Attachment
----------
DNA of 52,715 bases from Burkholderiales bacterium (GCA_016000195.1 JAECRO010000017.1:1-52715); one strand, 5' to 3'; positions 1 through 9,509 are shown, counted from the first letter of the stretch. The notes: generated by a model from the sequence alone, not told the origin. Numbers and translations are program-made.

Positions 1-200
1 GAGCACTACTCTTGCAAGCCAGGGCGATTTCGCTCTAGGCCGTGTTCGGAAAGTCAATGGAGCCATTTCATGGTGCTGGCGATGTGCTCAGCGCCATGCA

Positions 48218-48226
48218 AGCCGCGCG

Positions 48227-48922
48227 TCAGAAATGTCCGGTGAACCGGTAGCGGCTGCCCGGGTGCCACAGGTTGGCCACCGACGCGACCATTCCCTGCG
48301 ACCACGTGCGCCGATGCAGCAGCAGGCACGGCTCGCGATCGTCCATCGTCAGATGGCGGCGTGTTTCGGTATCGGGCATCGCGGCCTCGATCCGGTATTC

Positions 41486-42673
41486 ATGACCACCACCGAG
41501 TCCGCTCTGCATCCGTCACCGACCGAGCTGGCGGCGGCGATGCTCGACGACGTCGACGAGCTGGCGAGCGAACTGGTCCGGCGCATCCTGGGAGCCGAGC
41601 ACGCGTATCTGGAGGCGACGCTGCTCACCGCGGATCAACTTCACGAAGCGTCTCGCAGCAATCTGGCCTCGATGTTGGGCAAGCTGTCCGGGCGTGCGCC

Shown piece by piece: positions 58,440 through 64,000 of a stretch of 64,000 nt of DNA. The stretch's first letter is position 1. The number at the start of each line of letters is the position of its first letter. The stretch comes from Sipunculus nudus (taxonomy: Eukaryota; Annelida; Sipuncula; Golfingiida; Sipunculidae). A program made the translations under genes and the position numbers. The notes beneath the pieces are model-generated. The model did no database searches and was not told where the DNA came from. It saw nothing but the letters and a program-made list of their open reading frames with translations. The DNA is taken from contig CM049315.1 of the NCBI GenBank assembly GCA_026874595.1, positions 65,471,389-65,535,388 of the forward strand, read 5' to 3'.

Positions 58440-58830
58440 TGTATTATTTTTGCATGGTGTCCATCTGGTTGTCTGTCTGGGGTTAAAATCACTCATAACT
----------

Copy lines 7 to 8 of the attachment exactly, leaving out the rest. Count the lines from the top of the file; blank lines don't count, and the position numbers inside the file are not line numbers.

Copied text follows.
48227 TCAGAAATGTCCGGTGAACCGGTAGCGGCTGCCCGGGTGCCACAGGTTGGCCACCGACGCGACCATTCCCTGCG
48301 ACCACGTGCGCCGATGCAGCAGCAGGCACGGCTCGCGATCGTCCATCGTCAGATGGCGGCGTGTTTCGGTATCGGGCATCGCGGCCTCGATCCGGTATTC